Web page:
One of DeepMind’s powerful AI algorithms, called AlphaFold, used its deep learning prowess to predict a protein’s three-dimensional shape, down to the width of an atom.
It’s a challenge that’s mystified biologists for 50 years and counting-so much so that computer-based protein structure prediction has been made into crowd-sourcing games, global competitions, and a Nobel Prize in search of a breakthrough.
AlphaFold triumphed over roughly 100 other teams in a long-running challenge called Critical Assessment of Structure Prediction, or CASP, with a knockout, jaw-dropping performance. The win for protein structure prediction marks its dazzling debut into the real world-one that nixes negative punditry on the value of AI for real-life quandaries. And DeepMind isn’t the only contender in the protein folding game.
By tactically changing the genes of a complicated protein assembly and observing the outcome, the team was able to build an algorithm that reconstructs the protein with extremely high accuracy.
A central tenet in biology is “Structure explains function.” The discovery of the double helix shape of DNA, for example, skyrocketed insights into how genetic information is copied and stored. Protein structures arguably contain as much, if not more, information.
If we know a protein’s structure, we can make educated guesses about its function. By mapping thousands of protein structures, we can begin to decipher the biology of life-and find ways to manipulate it.
One major breakthrough was to map the structure of “Spike” proteins on the surface of a virus, which the virus relies on to invade our cells. It’s not surprising that DeepMind’s AlphaFold went after these spike protein structures in March, just as Covid-19 cases began skyrocketing across the world.
The classic “Gold standard” for uncovering protein structures relies on an extremely tedious and difficult lab technique called X-ray crystallography. Scientists essentially “Freeze” proteins into delicate crystal structures and use a combination of X-rays, microscopes, and maths to figure out their shapes. Not all proteins can be “Flash-frozen” to be analyzed, leaving a Grand Canyon-sized gap for decoding biology. The instructions for building a 3D protein are inherently embedded inside its 1D amino acid sequences-a discovery that won the Nobel Prize.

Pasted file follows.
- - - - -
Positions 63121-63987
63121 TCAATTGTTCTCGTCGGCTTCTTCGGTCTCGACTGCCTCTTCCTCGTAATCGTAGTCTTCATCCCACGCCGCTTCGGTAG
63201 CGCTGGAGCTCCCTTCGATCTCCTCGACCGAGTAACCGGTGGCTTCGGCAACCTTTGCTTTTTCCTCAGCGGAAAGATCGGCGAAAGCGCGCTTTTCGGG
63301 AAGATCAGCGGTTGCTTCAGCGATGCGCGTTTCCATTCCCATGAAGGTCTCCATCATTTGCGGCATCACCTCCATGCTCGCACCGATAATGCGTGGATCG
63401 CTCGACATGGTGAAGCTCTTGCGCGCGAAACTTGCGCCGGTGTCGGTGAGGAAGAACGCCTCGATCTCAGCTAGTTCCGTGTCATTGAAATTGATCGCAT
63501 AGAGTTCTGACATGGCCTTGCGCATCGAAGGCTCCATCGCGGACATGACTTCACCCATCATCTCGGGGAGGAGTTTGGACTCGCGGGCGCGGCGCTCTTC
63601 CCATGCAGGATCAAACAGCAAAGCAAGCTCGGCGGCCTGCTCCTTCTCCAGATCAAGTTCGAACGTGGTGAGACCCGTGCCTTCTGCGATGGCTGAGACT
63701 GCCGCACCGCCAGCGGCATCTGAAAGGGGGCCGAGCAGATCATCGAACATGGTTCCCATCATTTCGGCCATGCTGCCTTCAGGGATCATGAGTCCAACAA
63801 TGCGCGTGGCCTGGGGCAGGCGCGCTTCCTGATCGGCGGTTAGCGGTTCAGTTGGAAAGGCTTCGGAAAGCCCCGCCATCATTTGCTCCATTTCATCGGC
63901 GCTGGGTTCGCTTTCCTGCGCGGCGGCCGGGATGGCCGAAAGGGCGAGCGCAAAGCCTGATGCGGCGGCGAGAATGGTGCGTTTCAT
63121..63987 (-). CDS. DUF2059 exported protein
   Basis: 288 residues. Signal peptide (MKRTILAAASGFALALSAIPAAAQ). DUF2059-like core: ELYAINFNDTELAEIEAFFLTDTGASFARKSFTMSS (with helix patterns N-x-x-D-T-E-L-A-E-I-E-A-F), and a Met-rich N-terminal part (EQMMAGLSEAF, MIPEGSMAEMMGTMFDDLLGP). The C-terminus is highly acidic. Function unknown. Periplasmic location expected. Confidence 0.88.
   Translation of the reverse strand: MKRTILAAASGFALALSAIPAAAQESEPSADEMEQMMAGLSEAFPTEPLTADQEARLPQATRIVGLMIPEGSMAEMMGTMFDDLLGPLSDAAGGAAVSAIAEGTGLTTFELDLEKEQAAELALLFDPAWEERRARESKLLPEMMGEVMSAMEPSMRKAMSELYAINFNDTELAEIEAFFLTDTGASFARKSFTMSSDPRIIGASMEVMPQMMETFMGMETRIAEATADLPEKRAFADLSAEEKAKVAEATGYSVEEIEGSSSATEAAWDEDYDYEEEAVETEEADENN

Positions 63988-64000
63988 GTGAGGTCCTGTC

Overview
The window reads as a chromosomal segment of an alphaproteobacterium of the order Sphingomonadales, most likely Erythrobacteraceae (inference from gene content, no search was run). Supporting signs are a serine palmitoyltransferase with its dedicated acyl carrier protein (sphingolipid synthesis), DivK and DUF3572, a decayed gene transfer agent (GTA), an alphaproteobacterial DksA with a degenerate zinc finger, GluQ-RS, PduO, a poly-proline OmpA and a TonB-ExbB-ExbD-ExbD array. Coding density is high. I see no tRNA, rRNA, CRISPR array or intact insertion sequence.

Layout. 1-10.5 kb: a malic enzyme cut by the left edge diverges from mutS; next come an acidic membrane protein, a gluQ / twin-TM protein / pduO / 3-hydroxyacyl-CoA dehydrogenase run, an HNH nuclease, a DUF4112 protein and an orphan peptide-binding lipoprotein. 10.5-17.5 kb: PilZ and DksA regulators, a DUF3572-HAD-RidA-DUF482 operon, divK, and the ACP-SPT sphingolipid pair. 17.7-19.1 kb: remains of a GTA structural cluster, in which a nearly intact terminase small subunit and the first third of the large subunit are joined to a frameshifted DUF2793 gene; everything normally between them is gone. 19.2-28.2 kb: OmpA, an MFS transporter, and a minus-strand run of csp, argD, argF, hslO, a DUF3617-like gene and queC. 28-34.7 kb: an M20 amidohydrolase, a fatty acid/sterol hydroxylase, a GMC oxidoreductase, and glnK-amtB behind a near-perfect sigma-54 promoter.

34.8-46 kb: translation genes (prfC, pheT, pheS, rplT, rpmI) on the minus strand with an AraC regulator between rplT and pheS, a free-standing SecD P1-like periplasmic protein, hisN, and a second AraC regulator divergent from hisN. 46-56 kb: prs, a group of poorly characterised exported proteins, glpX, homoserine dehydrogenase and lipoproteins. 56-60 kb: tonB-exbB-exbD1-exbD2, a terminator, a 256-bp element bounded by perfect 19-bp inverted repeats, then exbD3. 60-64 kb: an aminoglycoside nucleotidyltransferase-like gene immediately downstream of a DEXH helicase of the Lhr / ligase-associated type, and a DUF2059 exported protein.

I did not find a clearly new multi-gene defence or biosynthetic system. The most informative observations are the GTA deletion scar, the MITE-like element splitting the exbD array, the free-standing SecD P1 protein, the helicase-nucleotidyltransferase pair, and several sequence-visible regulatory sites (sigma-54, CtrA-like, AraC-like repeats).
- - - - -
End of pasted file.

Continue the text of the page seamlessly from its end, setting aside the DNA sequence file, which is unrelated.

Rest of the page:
The CASP challenge crowd-sourced predictions of protein structures that have already been identified using X-ray crystallography, but were unavailable to the public. Remember: amino acid sequences, the building blocks of proteins, contain data about a protein’s final 3D shape, which seems perfect for a deep learning approach. The neural network, trained on protein data banks of roughly 170,000 protein structures, could then interpret the protein’s structure as a “3D map” and analyze any buried relationships or patterns.
Nearly all of our drugs are designed to dock onto a protein, like keys to a lock. Having an AI-based method to decode protein structure could rapidly screen for tens of thousands of new drug targets.
It struggled with deciphering protein complexes-mega-structures of multiple individual 3D building blocks that form into a collective functional entity. This week, a team took a separate approach to analyzing protein complexes in living cells-something AlphaFold hasn’t yet dominated.
Their approach to the vexing problem went back to genes, the blueprint that guides the construction of amino acid chains, which contains information on 3D protein folding. The team found that they could quickly screen through thousands of mutations for a gene that makes a protein in living cells.
By observing the structure of resulting protein complexes, they could then use AI-based methods to map out how one mutation affects another-and in turn, reveal the “Rules” behind how these mega-structures form by just looking at their underlying genetic instructions.
Similar to AlphaFold, the technology, called “Integrative modeling,” isn’t yet ready to replace the gold standard of protein mapping.
From singular proteins to meta-protein complexes, we now have faster, simpler, cheaper ways to accurately visualize. With AI and biology working in tandem, protein folding may just be the first major breakthrough for medicine in our generation.